The notion that the human brain is "hard-wired" was a favorite theme even up to recently, because it helped explain how certain behaviors were determined by genes. We were told that depression, addiction, even obesity were not the result of choice or environment. Rather, these and a host of other behaviors were rooted in the brain and ultimately in a person's DNA. Poplar articles continue to appear on how women's brains are wired differently from men's, or the teenage brain from either children's or adult's. This theory was always a half-truth, and now evidence is arising to show that the brain may be much more flexible than was supposed, which is good news for anyone who believes in freedom of choice as well as consciousness itself.
One need only turn to the work of the late Dr. Paul Bach-y-Rita from Mexico, who attracted general scorn thirty years ago when he suggested that the brain was capable of "sensory substitution." That is, a blind person could learn to "see," for example, by substituting the sense of touch for the sense of sight. Braille already gave a clue that something akin to this audacious idea was possible, but Dr. Bach-y-Rita went much further. By the time of his death at 72 last year, he had developed a mechanism known as a "Brain Port," a small paddle that fits on the tongue. Using a grid of 600 electrical points attached to a camera, the Brain Port can deliver a picture to the tongue of whatever the camera sees. This picture consists of electrical impulses that activate touch, yet after some practice, the blind person's brain actually sees the image.
As proof, MRIs have shown that the visual cortex of the blind person is lighting up when signals are sent to the tongue. In a recent PBS spot, the viewer could watch blind patients throwing a tennis ball into a trash can from 20 feet and walking a curving path without going out of bounds. But sensory substitution goes farther. A woman who had lost her sense of balance thanks to the side effect of an antibiotic could not be helped by drugs or surgery because the entire vestibular labyrinth in the inner ear had been rendered completely useless. Yet by training with the Brain Port, which told her tongue when she was upright and when she wasn't, she regained her balance.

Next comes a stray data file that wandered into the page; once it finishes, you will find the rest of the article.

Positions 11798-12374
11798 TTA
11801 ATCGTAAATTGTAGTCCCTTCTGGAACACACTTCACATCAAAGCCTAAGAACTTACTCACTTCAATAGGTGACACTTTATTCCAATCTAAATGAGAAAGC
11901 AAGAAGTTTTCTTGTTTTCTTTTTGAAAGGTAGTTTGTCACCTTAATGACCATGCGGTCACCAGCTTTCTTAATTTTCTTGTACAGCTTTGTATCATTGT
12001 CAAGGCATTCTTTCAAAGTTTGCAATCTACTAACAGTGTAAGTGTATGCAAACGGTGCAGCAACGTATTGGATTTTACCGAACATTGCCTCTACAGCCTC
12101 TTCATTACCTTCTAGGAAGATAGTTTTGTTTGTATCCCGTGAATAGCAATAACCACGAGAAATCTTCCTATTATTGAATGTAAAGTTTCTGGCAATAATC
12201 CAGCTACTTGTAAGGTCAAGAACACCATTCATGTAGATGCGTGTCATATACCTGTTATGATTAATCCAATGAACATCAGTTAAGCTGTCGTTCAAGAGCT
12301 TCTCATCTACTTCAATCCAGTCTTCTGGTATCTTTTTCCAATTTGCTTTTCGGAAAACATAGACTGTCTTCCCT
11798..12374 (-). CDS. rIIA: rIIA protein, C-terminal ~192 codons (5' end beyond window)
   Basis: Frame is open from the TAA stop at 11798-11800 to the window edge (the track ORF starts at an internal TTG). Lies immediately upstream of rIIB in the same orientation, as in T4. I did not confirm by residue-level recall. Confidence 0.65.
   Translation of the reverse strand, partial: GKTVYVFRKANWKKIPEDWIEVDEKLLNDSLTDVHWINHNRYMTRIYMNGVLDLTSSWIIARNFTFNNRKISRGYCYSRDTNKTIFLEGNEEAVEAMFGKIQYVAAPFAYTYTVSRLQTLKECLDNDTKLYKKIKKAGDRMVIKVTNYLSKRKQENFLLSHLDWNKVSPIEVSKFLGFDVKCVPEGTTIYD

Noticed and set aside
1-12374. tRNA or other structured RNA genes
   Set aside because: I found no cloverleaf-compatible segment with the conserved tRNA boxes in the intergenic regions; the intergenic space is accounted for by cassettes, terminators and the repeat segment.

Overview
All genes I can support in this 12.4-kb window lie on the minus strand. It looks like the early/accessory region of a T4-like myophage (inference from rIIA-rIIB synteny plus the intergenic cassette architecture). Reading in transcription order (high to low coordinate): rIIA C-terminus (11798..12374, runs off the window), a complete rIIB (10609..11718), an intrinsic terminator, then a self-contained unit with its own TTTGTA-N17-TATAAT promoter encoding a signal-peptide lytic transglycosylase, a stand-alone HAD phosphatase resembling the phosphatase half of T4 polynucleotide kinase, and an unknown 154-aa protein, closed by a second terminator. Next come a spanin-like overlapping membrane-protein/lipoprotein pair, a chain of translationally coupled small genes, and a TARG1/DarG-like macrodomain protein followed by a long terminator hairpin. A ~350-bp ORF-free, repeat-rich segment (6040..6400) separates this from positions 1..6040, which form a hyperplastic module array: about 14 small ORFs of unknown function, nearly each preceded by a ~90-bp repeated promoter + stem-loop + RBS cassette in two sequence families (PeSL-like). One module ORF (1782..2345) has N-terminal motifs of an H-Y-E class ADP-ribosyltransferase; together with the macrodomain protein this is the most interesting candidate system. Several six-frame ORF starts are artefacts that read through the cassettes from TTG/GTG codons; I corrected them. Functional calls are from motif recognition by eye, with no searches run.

And here comes the most remarkable part. Over time, her brain had learned to rebalance so well without using the inner ear that the woman could walk and ride a bike without wearing the Brain Port device at all. The complexity of the vestibular system that controls equilibrium is extreme, and yet much or all of it found a substitute. Not only has Dr. Bach-y-Rita proved his point that the brain is much more flexible than supposed, his research suggests that the brain is much more creative as well, and therefore more mysterious. For after all, how does an organ that is mostly water and is governed entirely by electro-chemical impulses know that a person needs a new way of sensing the world, one that so far as we know wasn't necessary to human evolution?
(to be cont.)